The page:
The OECD launched a tax policy report outlining the rebound of tax revenue in Latin America and the Caribbean (LAC). The rebound was primarily driven by Caribbean countries and in particular Guyana and Barbados, on the back of tax policy and administration reforms.
The LAC average remained 11.4 percentage points below the average of OECD member countries (34.2% of GDP in 2017) but the difference between the two regions has declined from 16.4 percentage points in 1990. Further, the OECD found that the average tax-to-GDP ratio across 24 LAC countries increased to 22.8 percent in 2017, a 0.2 percentage point gain from 2016. The increase is partly related to economic recovery in the region in 2017 following a two-year recession.
The rebound was primarily driven by Caribbean countries and in particular Guyana and Barbados. The report shows that Guyana 2017 tax-to-GDP ratio increased 2.6 per cent compared to 2016 after carrying out series of administration reform including the creation of a large taxpayer unit, stronger tax collection processes, the adoption of risk models, and VAT reforms. In addition, Barbados recorded a 2.2 percentage point increase in its tax-to-GDP ratio from 2016 to 2017, as a result of its decision to increase the rate of its national social responsibility levy from 2 percent to 10 percent. That change, which took effect in July 2017, was a significant factor that boosted Barbados’s tax-to-GDP ratio.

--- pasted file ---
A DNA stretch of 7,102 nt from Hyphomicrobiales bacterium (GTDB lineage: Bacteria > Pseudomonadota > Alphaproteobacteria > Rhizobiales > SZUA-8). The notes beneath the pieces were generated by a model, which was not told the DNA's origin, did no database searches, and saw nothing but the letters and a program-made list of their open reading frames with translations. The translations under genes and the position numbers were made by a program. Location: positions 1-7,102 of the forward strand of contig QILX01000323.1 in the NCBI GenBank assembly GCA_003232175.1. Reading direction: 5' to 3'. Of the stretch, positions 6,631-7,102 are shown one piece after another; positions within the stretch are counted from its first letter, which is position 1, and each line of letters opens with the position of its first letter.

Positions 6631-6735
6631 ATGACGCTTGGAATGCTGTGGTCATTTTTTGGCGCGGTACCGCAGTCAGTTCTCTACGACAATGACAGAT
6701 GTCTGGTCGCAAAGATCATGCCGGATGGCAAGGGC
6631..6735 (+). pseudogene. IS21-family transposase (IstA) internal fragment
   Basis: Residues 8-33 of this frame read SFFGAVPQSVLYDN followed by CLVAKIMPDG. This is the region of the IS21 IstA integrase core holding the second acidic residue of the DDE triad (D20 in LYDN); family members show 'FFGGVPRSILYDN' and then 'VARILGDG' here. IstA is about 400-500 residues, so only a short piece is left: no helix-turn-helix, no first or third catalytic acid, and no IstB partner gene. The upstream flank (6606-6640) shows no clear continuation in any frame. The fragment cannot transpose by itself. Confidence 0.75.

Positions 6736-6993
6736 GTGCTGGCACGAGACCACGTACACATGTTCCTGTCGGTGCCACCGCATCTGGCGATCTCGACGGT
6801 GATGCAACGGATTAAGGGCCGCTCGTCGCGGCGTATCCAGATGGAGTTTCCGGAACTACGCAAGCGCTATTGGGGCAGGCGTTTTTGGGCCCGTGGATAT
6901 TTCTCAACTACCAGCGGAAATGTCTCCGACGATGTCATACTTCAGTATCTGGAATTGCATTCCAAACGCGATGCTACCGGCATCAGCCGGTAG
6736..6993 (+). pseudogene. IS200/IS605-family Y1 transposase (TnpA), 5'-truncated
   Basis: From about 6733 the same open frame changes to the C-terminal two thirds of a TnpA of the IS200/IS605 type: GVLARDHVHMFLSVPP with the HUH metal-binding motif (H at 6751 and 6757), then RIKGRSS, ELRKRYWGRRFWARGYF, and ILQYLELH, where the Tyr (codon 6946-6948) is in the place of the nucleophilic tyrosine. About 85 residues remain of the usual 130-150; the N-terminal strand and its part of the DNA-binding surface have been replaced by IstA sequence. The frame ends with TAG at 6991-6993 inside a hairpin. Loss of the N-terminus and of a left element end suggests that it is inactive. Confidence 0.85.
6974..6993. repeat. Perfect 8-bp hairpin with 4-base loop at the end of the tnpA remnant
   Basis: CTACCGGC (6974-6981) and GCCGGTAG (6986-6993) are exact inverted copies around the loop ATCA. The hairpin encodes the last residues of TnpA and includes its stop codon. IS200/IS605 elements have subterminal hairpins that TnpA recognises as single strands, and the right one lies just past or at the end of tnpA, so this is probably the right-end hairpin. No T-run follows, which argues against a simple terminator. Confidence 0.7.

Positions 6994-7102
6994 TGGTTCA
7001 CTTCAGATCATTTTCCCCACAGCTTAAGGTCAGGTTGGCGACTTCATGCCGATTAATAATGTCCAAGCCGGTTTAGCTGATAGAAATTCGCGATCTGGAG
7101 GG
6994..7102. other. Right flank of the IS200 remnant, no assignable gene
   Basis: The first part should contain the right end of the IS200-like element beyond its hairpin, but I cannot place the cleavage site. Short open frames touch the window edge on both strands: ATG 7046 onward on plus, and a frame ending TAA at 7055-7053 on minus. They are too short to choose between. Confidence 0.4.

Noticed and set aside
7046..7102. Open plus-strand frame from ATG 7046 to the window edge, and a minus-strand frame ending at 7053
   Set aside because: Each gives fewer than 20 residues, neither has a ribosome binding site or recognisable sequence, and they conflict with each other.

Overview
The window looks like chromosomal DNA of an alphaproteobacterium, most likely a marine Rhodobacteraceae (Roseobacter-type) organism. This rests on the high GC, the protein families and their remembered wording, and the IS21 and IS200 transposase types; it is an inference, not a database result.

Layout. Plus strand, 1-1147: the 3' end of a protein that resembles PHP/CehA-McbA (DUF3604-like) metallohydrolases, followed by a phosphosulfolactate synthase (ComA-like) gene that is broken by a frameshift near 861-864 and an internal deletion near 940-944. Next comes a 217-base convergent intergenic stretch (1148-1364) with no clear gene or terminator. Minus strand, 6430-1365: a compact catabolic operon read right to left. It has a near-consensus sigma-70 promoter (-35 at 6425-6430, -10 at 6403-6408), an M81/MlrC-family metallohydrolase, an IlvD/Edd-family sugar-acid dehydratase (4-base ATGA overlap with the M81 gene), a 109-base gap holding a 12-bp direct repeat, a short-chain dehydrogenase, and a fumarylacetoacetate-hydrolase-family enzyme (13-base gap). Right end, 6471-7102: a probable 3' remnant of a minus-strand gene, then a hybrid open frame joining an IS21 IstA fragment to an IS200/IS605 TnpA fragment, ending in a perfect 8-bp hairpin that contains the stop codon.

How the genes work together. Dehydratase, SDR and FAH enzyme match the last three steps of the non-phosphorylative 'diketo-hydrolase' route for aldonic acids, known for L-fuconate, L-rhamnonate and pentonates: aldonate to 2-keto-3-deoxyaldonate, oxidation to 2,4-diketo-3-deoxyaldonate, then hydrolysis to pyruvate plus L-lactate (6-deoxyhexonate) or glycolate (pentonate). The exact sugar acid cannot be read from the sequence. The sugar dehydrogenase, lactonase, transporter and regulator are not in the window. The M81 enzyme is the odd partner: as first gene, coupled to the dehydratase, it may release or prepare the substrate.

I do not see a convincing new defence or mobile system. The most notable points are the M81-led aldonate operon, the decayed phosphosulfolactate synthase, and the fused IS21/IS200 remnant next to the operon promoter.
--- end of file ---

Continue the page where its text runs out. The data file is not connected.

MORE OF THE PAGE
The OECD report outlines that revenues generated by recurrent taxes on immovable property in Latin America are a critical mechanism for the provision of basic services but are low relative to OECD countries and not achieving the level required to help local governments meet the challenges of an increasing decentralization of public expenditure, extensive urbanization and growth in informal settlements. On average across the region, revenues on recurrent taxes on immovable property were equivalent to around 0.3% of GDP, versus an OECD average of 1.1% of GDP.
Unlike the immovable property, mining revenues in the LAC region were on the upswing in 2017 because of strong global growth and positive spillover effects of China’s fiscal and financial stimulus in 2016. In 2017, a tax revenue boost increased revenues overall, from an average of 0.28 percent of GDP in 2016 to 0.37 of GDP in 2017.
Overall, the rebound of tax revenues in the LAC region is small yet it is significant, as it represents a trend towards the OECD average.
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